• Vol. 29 No. 1, 57–61
  • 15 January 2000

Results of Surgical Resection of Oesophageal Carcinoma in Singapore



Introduction: The 5-year survival rate after resection of oesophageal cancer is still poor, reported to be between 5% to 34% in the literatures. We conducted this retrospective study to determine the prognostic factors and long-term survival rate for surgical resection of oesophageal carcinoma in Singapore.

Materials and Methods: Sixty-seven consecutive patients who underwent surgical resection of oesophageal carcinoma from January 1989 to December 1996 were reviewed.

Results: Majority of the patients were Chinese (94%), males (81%) with a history of dysphagia (96%), cigarette smoking (84%) and alcohol ingestion (58%). The median age at surgery was 63.6 (range 29 to 81) years. Sixty-four patients had squamous cell carcinoma of the oesophagus and 3 patients had adenocarcinoma. The lower one-third of the oesophagus was the most common site (48.6%) followed by the middle third (46%). Postoperative complications included pneumonia (43.3%), vocal cord paralysis/ paresis (19.4%) and anastomotic leakage (17.9%). Thirty-day postoperative mortality was 7.5%. There was an almost equal number of patients undergoing transhiatal (34 patients) and transthoracic approach (33 patients). There was no significant difference in postoperative complications and survival outcome for both approaches. The median survival was 15.3 months after surgery. Tumour features such as depth of involvement and TNM stage were useful in predicting survival (P <0.05, log-rank test).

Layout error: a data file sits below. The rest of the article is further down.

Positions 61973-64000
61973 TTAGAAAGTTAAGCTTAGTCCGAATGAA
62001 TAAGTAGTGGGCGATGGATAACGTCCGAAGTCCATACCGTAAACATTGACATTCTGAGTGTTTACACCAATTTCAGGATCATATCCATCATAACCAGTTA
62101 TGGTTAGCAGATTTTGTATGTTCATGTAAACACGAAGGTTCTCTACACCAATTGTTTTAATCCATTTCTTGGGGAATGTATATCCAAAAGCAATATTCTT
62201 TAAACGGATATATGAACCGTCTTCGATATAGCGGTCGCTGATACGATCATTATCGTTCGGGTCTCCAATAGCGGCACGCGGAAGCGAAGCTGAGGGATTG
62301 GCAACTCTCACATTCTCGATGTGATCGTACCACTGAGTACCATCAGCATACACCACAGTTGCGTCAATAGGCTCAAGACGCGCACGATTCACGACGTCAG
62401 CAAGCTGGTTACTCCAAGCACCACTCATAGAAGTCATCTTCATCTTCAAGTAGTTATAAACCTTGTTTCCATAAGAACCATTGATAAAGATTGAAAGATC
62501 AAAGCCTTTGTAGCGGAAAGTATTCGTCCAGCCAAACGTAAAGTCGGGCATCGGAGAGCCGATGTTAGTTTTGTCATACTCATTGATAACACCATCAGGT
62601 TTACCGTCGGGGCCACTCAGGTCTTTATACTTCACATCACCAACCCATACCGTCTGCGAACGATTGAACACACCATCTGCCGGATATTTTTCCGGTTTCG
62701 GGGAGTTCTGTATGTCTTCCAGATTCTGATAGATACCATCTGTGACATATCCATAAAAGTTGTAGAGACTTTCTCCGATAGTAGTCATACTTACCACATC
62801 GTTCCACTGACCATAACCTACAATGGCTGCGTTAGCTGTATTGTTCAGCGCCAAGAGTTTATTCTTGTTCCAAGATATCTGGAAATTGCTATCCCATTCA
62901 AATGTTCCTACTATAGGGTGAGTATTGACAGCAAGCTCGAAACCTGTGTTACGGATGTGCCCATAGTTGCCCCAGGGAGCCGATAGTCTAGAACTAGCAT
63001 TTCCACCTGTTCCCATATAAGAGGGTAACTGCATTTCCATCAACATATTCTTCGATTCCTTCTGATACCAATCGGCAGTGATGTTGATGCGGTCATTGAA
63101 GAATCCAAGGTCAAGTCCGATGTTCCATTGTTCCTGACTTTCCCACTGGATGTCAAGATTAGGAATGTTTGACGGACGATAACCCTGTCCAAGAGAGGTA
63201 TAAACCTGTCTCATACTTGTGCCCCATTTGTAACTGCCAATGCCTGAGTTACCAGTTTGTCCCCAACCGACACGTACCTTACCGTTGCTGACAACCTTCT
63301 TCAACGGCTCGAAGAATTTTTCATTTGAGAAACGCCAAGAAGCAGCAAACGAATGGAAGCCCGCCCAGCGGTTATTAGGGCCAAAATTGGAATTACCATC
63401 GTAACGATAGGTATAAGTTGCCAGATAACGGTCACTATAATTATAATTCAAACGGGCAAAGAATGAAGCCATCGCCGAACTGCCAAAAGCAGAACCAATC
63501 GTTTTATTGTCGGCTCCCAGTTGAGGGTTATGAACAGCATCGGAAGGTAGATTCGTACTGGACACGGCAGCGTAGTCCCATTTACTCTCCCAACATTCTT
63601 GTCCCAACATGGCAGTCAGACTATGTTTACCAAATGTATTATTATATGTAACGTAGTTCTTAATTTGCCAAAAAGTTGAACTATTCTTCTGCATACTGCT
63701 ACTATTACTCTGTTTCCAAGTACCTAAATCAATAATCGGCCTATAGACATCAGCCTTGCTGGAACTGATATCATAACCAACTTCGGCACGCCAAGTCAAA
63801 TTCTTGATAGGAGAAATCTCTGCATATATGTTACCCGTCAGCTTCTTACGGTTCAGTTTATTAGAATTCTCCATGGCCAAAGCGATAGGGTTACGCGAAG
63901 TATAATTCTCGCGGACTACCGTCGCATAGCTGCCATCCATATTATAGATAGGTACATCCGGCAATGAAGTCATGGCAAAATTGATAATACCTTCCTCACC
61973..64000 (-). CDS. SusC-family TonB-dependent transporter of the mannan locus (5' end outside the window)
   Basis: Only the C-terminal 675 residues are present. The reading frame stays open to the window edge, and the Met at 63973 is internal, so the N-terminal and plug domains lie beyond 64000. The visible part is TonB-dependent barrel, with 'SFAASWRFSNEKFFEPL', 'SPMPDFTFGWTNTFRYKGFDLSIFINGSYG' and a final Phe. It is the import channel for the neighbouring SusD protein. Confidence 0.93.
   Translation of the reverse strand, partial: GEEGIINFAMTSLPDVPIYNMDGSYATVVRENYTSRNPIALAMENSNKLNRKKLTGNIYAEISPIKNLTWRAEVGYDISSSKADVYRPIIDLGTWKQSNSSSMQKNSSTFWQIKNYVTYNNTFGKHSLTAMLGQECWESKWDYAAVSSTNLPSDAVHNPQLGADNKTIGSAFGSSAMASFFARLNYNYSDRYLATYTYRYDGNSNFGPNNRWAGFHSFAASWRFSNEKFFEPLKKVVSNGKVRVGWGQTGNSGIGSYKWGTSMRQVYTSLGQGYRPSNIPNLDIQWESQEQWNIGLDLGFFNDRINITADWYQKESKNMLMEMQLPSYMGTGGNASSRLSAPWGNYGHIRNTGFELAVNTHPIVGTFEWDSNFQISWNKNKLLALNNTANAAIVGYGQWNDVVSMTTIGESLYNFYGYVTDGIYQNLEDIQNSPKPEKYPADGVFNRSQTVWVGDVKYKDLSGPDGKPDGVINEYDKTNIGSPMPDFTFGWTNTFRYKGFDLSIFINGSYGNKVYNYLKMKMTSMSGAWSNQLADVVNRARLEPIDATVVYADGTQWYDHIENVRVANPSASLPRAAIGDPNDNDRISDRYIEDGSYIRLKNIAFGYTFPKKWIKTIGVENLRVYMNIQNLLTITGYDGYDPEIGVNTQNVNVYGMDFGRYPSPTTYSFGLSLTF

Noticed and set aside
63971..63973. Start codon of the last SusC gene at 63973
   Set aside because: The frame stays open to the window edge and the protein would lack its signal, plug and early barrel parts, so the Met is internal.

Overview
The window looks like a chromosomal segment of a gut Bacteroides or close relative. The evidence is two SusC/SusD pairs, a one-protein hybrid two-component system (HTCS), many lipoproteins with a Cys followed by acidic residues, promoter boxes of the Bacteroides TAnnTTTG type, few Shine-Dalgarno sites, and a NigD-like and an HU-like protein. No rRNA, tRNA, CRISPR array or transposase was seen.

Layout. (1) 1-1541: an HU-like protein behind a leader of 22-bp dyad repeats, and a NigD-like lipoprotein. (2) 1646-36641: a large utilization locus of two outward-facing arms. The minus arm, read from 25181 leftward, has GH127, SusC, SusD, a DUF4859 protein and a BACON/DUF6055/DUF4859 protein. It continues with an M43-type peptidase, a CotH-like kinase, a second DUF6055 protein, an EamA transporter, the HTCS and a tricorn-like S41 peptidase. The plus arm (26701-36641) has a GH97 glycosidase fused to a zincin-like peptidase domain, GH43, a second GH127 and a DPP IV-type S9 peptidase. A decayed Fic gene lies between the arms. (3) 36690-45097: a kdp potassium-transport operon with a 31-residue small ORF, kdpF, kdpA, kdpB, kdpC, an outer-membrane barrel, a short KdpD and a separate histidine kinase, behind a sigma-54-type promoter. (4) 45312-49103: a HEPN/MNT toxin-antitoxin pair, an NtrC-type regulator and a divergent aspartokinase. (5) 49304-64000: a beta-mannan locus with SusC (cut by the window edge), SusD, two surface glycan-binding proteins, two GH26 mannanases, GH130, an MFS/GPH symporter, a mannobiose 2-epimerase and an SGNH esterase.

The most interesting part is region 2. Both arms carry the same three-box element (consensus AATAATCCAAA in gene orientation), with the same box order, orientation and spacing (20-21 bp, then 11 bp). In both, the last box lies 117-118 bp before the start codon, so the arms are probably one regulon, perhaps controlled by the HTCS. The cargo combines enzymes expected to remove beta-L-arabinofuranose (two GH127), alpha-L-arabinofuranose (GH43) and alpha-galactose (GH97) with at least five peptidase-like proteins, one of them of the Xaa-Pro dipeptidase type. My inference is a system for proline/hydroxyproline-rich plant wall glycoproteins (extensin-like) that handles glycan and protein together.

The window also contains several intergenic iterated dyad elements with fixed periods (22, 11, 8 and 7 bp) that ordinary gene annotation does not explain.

Conclusions: We conclude that the poor outcome of surgical resection (5-year survival rate was 18% by Kaplan-Meier survival plots) was mainly attributed to late presentation (80% patients had T3 or T4 tumour).

Although the incidence of oesophageal carcinoma is declining, it still remains a common cancer in Singapore. From 1988 to 1992, it was the ninth most common cancer in males (age-standardised rate, 8.9 per 100,000).

This article is available only as a PDF. Please click on “Download PDF” on top to view the full article.